PALMVIEW – Last Thursday, law enforcement and first responders reacted to a simulation of two men shooting at a school at a La Joya Independent School District elementary. The two men went into the school carrying semi-automatic training rifles and handguns and acted out firing at students. A campus officer was taken down in the simulated gunfire as the two men went through the campus, sparing no one in their path.
All of this was done at Henry B. Gonzalez Elementary to simulate an actual active shooter drill. Approximately 26 different law enforcement and first responder agencies were on scene to put their training to the test. The drill lasted nearly six hours.
The shooters and agencies used training weapons, which simulate real gunfire. One shooter was shot while the other shooter took a class hostage. A hostage negotiator was on scene to get the remaining gunman to give himself up to the officers.
It took approximately 15 minutes for all of the main action to start taking place after the initial “call” that a shooter was on campus. Law enforcement vehicles started arriving on scene in less than ten minutes and a medical transport helicopter arrived within 25 minutes to pick up a wounded officer and student.
Wounded students were carefully taken out of the campus after the shooters were apprehended. Some students were rolled out of the campus on chairs and anything else that had wheels. The wounded were then taken to a triage center where they were assessed by a medical team and put on ambulances to area hospitals.
Students were taken to Mission Regional Medical Center, McAllen Medical Center or Doctors Hospital at Renaissance, as area hospitals also participated in the drill.
Everyone responded exactly like they would if it had been a real situation. While there were problems or quirks that arose, the emergency responders made adjustments and made sure everything was taken care of.
Even though the drill took place in the early evening hours, just after school, the drill was supposed to represent a morning shootout just as administration, teachers and students sat down to start their days. The wounded students were LJISD high school drama students who acted as though they had been shot. About 47 students were wounded, and five were reported as casualties in the shooting exercise. Casualties also included one shooter and an officer. Fifteen staff members also participated in the exercise.
The district is always talking about prevention and preparation, said Edén Ramirez, public information officer at LJISD. “We wanted to work on the way our district and local law enforcement would respond to a worst-case scenario.”
While there were instances of some confusion concerning whether all the wounded needed to be sent to a hospital and making sure all students and staff were accounted for, the drill went smoothly.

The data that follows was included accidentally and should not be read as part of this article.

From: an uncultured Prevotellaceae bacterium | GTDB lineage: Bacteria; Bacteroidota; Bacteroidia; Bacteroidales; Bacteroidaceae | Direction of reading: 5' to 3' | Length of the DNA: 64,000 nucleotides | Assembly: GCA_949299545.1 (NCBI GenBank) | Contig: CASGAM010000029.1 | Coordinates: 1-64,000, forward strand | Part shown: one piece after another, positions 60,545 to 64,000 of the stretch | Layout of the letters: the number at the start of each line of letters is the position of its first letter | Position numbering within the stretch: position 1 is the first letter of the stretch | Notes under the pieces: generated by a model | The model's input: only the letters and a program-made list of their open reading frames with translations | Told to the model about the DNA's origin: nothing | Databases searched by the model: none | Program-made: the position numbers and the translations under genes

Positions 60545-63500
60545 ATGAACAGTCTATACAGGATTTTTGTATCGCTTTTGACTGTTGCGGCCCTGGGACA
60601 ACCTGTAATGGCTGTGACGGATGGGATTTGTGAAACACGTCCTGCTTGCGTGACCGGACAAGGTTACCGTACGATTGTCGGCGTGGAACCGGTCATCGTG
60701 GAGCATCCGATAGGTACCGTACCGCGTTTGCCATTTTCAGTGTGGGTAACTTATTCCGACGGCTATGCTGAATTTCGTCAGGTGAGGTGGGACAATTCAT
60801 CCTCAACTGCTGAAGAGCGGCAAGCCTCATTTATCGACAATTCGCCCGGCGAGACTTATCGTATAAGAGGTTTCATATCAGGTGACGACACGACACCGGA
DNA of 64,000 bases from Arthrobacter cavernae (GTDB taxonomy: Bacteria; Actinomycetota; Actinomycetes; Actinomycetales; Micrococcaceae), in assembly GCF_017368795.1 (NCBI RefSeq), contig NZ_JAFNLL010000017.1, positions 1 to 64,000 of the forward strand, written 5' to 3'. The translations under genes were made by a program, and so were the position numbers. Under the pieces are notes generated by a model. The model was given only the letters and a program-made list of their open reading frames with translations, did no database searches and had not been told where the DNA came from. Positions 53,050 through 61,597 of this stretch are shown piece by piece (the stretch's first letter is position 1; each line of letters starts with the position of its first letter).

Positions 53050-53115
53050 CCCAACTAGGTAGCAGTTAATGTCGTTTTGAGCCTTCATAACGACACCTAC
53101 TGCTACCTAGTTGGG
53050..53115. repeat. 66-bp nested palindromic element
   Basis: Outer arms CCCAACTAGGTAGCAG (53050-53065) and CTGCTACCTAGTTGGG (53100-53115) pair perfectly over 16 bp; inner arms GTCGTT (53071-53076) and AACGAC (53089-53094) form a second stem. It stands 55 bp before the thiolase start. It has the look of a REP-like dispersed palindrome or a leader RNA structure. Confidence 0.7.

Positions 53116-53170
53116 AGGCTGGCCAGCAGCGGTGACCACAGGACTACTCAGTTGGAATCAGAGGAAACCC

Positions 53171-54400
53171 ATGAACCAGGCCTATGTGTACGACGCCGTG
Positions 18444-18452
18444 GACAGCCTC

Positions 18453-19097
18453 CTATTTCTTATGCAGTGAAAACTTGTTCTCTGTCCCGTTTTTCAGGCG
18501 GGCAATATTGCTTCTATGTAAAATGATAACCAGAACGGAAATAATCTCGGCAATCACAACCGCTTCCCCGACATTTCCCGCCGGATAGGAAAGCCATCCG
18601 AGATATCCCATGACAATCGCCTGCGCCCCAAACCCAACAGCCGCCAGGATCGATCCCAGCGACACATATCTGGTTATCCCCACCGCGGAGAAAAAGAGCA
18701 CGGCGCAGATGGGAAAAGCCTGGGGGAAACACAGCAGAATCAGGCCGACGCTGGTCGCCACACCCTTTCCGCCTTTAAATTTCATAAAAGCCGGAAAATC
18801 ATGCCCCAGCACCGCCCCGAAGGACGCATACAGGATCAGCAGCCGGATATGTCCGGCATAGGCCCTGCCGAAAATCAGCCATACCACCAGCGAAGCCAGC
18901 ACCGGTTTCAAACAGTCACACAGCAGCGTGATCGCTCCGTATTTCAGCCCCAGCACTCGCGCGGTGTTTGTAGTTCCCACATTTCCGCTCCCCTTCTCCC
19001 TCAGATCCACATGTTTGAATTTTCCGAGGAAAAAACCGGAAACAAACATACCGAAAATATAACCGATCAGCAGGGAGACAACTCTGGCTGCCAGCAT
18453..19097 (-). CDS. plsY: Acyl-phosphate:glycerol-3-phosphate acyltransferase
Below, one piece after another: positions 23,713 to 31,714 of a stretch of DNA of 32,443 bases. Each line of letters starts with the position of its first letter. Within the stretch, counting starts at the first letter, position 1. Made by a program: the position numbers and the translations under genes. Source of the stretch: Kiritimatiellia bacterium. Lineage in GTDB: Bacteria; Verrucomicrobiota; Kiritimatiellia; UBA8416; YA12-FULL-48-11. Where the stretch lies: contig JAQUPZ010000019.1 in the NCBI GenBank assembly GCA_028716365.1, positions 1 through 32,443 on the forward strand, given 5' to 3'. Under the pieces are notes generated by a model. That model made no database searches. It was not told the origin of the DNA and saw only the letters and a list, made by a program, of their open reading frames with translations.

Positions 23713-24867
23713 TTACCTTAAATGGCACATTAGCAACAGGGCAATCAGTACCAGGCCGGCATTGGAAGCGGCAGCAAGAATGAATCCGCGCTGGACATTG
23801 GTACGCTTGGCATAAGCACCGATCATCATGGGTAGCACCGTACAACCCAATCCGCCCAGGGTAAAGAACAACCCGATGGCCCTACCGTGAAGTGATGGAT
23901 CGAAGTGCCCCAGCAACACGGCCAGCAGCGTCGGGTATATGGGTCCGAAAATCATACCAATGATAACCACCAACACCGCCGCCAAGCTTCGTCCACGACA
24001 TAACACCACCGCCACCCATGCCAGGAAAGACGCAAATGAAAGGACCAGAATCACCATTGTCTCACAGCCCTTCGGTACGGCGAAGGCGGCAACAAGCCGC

Robert Dominguez, interim Mission Police Chief, said everyone that was at the drill found something they could improve on during the training. It was important for all the agencies to take part in this drill and get all law enforcement to work together, he added.
“It was regionalized policing working at its best,” said Dominguez. “It’s important for us to work together like this.”
The drill included not only law enforcement, but local fire departments, emergency medical services, and the school district, including the school principal, students, teachers and attendance officer.
“Everybody I think, came up with something that they learned and that (they) can improve on,” said Dominguez.
Dominguez mentioned that the incident was controlled since it was a drill, but it was important to know how to set up a command center and triage area fairly close to the elementary and an area for parents to gather, which was set up at another campus down the road from the elementary.
It was good to see how a triage center would work in a situation like this, said Dominguez. The students were rushed to the center, assessed, checked on a roster, and then determined whether they would be taken by ambulance to a hospital or to meet their parents. We all gained a better understanding of what we are required to do, said Dominguez.
He is looking at is developing plans for all of the school campuses, buildings and major businesses in the area in case a situation like this takes place. He said is looking at where a command post would be situated, where a triage would be, and how they would keep track of where people are sent. There are things he learned at the drill he would not have thought about if he had not been there, he said.
“It was a learning experience,” he said. We train as much as we can and then try to control the chaos when it happens, he added.
Dominguez said his officers are trained to react immediately to whatever threat there is, and that is certainly a bonus when officers are at Mission and Sharyland school campuses. There is immediate response. Once the threat is recognized, then other measures can be activated and get a regionalized team to respond to the threat.blog comments powered by Disqus